My students will be required to do research on both presidential candidates and identify their platforms using a graphic organizer with the software Inspiration. I will then have the students form teams and debate on which candidate is best, based on the issues. They will be required to take a survey about what family members, friends, and classmates think are the critical issues we are challenged with today. Each team will be required to do a presentation using Microsoft PowerPoint on the candidate of their choice. Finally, I have created a ballot, which resembles the sample ballot, for students to vote with in a simulated booth. The votes will be counted and the students will chart this information using Microsoft Excel.

Retta L. Girley-Gross

High School multimedia teacher
Weber Institute of Applied Sciences and Technology
Stockton, California

Four years ago, my second-grade class enjoyed the activities for the 2004 presidential election, and I plan to do some of the activities again. About a month before the election, we started voting every day as a part of our unit on government/elections. Each morning, I posted a different age-appropriate question. The students would cast their secret ballot, then we would count ballots and discuss the outcome. We had questions like, "If you were given a choice on a nice spring day, would you go outside to play, or stay in and play on the computer?" Or, "When choosing a birthday meal, would you rather have fried chicken, or pizza?" We discussed current political happenings, but our questions were life related, rather than political -- except for our culminating straw vote. We had a class notebook in which we recorded the results of our voting.

Wanda Wold

Second-grade teacher
North Lakeland Elementary School
Lakeland, Florida

As part of a major unit on the election and the Constitution, we use our homeroom classes as an electoral college. The number of votes a class get depends on its size. Each class gets to determine whether it wants to use a winner-take-all system or to distribute its votes proportionally. The school winner will be the candidate who gets the most electoral votes. After the voting, we compare total votes to electoral votes, and we also compare the votes in school to our county and state results.

Rich Morrow

Mathematics coordinator
Challenge School
Denver, Colorado

What a wonderful opportunity to highlight the responsibility of a citizenry to vote and participate in the democratic process. The percentage of the eligible population that votes in the United States ranks very low; a voter-registration campaign could be run by a civics class on the campus of a high school.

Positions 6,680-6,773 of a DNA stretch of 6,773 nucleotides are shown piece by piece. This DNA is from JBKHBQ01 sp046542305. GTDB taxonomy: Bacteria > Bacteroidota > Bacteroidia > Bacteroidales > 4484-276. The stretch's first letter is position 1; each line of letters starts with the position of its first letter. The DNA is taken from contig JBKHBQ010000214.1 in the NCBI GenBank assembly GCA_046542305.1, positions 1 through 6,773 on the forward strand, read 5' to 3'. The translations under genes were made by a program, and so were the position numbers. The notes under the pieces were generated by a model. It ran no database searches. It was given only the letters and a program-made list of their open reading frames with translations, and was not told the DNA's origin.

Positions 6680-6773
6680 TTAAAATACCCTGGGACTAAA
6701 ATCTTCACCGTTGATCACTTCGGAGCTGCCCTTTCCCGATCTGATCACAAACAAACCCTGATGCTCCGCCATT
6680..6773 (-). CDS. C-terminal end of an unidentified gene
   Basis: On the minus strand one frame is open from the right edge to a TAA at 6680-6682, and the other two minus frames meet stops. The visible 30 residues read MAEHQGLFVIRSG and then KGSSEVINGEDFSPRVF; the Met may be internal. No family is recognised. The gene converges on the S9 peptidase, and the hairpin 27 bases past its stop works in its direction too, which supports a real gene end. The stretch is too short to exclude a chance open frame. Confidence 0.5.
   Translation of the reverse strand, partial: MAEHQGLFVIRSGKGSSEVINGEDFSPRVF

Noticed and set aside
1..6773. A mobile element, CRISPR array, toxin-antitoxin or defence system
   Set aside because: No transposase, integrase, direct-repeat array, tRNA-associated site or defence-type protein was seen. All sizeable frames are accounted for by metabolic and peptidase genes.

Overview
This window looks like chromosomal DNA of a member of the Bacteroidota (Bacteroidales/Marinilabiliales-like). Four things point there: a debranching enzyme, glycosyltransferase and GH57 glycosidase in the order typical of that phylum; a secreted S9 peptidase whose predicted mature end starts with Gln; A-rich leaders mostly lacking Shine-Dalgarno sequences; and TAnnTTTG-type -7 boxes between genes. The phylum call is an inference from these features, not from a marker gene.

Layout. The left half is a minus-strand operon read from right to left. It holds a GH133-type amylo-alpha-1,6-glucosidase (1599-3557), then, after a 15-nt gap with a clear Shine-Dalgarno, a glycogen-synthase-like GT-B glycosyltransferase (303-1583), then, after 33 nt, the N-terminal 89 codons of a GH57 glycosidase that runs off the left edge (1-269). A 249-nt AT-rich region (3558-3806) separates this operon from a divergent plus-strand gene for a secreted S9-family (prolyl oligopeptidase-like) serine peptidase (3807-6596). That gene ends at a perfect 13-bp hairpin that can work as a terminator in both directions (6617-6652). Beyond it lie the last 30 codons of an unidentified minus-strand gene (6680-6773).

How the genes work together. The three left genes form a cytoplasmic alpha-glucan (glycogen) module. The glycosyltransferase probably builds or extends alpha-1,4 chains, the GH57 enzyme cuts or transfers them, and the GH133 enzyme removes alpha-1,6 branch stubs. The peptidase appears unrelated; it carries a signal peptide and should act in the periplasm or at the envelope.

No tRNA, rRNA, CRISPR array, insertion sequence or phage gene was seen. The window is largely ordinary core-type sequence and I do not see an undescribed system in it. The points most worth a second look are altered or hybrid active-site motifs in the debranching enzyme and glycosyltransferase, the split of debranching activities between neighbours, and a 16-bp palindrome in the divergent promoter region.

Sarah Sanchez

Director of learning support services and prevention programs
Richland School District Two
Columbia, South Carolina

My ninth-grade world-history students each make a map of an imaginary planet that does not look like Earth. We use those for the rest of the year as the basis for essays. As we look at how different societies choose their rulers (best warrior, richest, old family ties, popular choice, and so on), they will write about how a presidential election would occur on their planet, and why it would or wouldn't be better than any other way of choosing a leader.

Jennifer Rautman

World-history teacher
Albuquerque Academy
Albuquerque, New Mexico

I plan to research with my second-grade class what the president does, then take pictures of students at a podium with the White House symbol in the background (found through Google Image Search). Then they will write about what they will do when they are president.

Charlene Corr

Technology specialist
St. Joseph School
Racine, Wisconsin

I recommend that students use an election journal. The students take on the persona of someone involved in the election -- a candidate, the wife of a candidate, the child of a candidate, the campaign manager, or even the pet of a candidate. Once a week, the students paste an article about the election on the left side of the journal, then respond to the article from the perspective of their persona. How do they feel about the news article that is being written about them or a member of their family? Was it honest? Biased? Did it tell the whole story? This approach guarantees the engagement of the students in the election while giving them a new way to critically examine a different worldview and gain a deeper understanding of the impact of the press on elections.

Patti Coggins

Social science specialist
Loudoun County Public Schools
Ashburn, Virginia
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Oct 2008: Financial Literacy
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Karen Kliegman (not verified)

elections

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I designed an election webquest, Meet the Candidates, http://eev.liu.edu/KK/election/meetthecandidates/index.htm. Over 50 schools across the USA are participating in this project, designing campaign videos, vodcasts, podcasts, and more. We will have a virtual election; we will be using a communitywalk map where schools will place either red or blue markers, depending on who wins at their school. Our election is next Thursday. I see some of the comments are referencing this project!
Karen Kliegman
Library Media Specialist
Searingtown Elementary School
Herricks UFSD
Albertson, NY